14. queno, I think that is the point the the RS Board is making here, that you can’t pay for the spiritual communion that comes from working the land. Julie brings up the point in our modern era, this is a bit of an anachronism. She is probably correct. Deep down inside, I think that there is something fundemental to be learned from plant cultivation.

    There is an odd phenomena, though, in that we want to project the pioneer experiances onto our own plots. Fore exampe, the Sabath day. There is the story of the guy whose water right ralls on Sunday, but he doesn’t use it for fear of breaking the sabath, but his garden flurishes. I imagine most Mormon’s wouldn’t water even their flower gardens on the sabath for fear of “working.”

  15. rick jepson says:

    gardening has been among the most spiritual experiences of my life.

    I see it as a reinactment of the creation: perhaps even done in about the same way…..the wording of the creation story in the temple sure sounds more like gardening than like wand waving.

  16. Thank you for this post Jonathan. In my experience, the economic realities of food production have absolutely nothing to do with the spiritual benefits of gardening and tending the soil and IMO is not the same as recreational nature experiences, although these are also valuable.

    At a time where fewer adults and hardly any children “cannot imagine the wheat beyond the bread, or the farmer beyond the wheat, or the farm beyond the farmer, or the history beyond the farm” , it would seem that the lessons of gratitude, and responsibility involved in whatever level of food production we can manage are important and rewarding, even if it isn’t always fun.

    I can’t really say that my spirituality has increased with the size of my garden which has grown from a few windox boxes to a 40′ x 80′ plot. I derived many of the same benefits when I only had 4 tomato plants. I have a big garden simply because I generally enjoy the work. But I think that this RS lesson is still bang on, even almost 100 years later.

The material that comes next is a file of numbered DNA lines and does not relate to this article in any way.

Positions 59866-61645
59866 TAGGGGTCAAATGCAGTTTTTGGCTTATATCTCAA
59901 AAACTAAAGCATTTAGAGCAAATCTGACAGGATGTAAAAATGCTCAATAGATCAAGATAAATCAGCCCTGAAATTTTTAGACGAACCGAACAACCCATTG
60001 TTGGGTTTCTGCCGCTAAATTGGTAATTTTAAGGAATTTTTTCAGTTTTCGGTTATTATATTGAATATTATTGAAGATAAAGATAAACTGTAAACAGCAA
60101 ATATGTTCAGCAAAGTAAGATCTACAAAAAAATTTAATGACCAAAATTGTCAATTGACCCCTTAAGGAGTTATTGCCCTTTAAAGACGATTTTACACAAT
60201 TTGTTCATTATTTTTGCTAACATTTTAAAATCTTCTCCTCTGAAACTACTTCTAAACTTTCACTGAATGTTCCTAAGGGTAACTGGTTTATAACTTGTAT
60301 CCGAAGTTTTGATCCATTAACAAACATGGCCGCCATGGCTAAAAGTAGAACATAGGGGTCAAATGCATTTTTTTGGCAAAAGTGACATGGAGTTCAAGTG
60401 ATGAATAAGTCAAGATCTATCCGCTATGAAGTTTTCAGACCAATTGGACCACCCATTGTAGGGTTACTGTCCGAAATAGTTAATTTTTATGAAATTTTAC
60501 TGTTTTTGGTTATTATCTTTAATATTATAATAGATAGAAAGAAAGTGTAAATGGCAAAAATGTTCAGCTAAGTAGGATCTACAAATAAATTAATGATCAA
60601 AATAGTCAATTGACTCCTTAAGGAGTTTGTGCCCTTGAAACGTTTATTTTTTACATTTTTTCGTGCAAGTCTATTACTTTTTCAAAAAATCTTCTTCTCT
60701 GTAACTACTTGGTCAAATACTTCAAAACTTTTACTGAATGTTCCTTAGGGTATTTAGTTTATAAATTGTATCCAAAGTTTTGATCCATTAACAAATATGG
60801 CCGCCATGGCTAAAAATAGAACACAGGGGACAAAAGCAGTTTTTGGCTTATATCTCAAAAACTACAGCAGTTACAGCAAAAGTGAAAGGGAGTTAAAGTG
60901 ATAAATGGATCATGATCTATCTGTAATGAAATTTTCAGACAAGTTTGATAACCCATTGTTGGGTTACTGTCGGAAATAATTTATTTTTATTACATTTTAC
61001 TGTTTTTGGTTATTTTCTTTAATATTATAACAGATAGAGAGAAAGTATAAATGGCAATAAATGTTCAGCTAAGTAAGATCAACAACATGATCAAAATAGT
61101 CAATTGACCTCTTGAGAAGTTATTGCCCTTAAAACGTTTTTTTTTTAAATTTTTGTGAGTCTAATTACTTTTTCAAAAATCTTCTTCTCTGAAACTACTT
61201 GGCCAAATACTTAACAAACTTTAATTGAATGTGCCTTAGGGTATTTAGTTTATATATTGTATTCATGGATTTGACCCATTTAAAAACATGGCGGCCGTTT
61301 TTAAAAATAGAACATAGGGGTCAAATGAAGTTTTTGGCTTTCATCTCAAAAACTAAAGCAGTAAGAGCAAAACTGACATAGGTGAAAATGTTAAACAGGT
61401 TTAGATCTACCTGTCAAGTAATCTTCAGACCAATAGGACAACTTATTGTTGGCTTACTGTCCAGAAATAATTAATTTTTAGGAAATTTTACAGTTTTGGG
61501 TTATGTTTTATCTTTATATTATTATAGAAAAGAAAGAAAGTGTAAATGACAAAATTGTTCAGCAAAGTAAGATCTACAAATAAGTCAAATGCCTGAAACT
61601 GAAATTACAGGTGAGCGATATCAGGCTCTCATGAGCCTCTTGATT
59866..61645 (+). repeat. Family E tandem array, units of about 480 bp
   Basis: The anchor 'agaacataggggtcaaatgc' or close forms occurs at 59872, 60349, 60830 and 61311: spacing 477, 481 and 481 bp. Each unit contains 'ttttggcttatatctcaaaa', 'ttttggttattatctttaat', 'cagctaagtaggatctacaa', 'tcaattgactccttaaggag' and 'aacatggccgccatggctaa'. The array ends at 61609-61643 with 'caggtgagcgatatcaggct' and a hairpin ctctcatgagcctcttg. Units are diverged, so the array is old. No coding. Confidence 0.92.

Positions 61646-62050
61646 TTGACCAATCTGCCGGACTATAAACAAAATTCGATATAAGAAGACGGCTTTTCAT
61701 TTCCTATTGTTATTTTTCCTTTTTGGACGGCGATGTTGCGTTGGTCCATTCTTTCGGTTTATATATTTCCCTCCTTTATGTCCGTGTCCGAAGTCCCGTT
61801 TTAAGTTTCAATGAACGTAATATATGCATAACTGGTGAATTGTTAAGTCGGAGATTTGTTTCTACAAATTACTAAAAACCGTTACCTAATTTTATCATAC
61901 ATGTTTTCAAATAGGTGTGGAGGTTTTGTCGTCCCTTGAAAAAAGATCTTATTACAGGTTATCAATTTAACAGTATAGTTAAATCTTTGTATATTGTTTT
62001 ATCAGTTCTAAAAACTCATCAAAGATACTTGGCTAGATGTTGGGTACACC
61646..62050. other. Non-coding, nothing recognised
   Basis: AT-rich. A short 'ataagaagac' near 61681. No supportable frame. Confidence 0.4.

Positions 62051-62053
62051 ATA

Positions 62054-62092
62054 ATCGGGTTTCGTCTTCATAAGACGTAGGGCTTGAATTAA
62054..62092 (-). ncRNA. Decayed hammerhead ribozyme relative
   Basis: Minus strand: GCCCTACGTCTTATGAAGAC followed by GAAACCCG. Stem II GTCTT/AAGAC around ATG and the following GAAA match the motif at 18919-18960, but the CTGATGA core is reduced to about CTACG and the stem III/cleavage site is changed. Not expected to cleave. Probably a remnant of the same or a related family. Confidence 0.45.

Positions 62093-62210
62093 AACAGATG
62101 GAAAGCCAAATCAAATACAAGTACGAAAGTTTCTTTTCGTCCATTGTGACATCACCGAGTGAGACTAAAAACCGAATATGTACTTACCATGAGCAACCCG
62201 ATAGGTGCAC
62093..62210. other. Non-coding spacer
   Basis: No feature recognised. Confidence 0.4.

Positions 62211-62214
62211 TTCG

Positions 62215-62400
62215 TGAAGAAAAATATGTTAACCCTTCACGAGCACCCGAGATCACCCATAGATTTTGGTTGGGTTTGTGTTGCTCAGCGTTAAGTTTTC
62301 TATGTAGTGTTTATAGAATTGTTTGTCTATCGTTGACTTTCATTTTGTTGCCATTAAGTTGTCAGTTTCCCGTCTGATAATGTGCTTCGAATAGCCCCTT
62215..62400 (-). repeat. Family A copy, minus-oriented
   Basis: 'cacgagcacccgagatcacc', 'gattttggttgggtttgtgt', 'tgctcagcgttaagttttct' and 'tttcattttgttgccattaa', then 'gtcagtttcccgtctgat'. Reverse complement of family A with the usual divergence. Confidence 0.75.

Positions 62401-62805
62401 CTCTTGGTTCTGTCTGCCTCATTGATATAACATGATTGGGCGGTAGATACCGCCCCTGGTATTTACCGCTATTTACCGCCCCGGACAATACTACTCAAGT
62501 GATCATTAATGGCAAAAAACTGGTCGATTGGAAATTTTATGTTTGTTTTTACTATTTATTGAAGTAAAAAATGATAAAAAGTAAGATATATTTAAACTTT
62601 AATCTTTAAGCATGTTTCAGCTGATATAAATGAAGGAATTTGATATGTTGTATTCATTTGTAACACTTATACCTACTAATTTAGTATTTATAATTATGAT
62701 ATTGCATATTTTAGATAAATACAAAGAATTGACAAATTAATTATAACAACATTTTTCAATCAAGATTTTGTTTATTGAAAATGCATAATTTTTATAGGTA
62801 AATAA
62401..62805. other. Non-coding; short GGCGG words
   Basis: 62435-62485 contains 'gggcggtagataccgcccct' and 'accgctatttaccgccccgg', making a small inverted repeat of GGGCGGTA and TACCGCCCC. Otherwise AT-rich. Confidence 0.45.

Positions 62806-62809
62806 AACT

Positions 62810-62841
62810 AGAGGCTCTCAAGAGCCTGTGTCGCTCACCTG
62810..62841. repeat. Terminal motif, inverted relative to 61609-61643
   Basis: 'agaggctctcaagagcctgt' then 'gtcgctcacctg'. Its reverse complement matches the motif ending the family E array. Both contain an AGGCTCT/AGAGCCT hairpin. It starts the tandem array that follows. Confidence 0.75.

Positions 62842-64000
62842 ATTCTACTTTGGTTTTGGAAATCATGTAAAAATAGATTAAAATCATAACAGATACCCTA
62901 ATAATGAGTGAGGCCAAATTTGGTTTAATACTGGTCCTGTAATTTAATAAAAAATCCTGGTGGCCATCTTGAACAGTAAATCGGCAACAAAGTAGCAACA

17. D. Fletcher says:

    I live in a high-rise NY apartment. Any plant I bring in here quickly dies a cruel, thirsty death.

    I hope there’s no gardening required in the Telestial Kingdom.


  18. I don’t know if they mentioned this D., but when the plants are inside, you have to water them. :)

  19. At a time where fewer adults and hardly any children “cannot imagine the wheat beyond the bread, or the farmer beyond the wheat, or the farm beyond the farmer, or the history beyond the farm” , it would seem that the lessons of gratitude, and responsibility involved in whatever level of food production we can manage are important and rewarding, even if it isn’t always fun.

    When my boyfriend and I say our meal prayers, we pray to be mindful of each and every sacrifice of time, energy, or life that goes into what we are about to eat. We got the idea from Khalil Gibran’s “The Prophet” and it is so rewarding.

  20. greenfrog says:

    thanks for the link, Siobhan.

  21. Jothegrill says:

    re: Paula #13
    I live in Northern Utah and I’m happy to tell you that there are still frogs, I hear them through my window in the springtime.

    I like gardening, but I have to admit that sometimes I have to put a lot more into it than what I get out of it. Gardening is more fun when you use really good soil, a pre-emergent herbicide and an automatic watering system (drip or sprinklers.) We only have one of the three and it is a challenge. But challenges are what makes life exciting right?

  22. Hi Jothegrill- I’m glad to hear that you can still hear some. In Cache Valley, where I grew up, my parents say they don’t hear many. I couldn’t even find tadpoles to show my kids, when my kids were little, ten years ago, and that used to be very easy at the right time of the year. I remember very clearly listening to my dad and our neighbor talking about how they didn’t see frogs anymore when they were out irrigating at night, and they wondered what that meant.

  23. Steve Park says:

    I look at this as yet another relic from a bygone era. Lot sizes for new homes in the Salt Lake valley are continuing to shrink at an astonishing rate. In my neighborhood (about three years old), the standard lot size is about 0.08 acre, and the city requires that half of your yard have grass on it (the non-edible, non-smokable Kentucky Bluegrass variety).

    Sometimes old revelations seem like those silly blue laws we read about and get a good laugh out of. It might save us some trouble if the brethren repudiated them publicly so we don’t have to feel guilty about a standard many of us have no hope of meeting.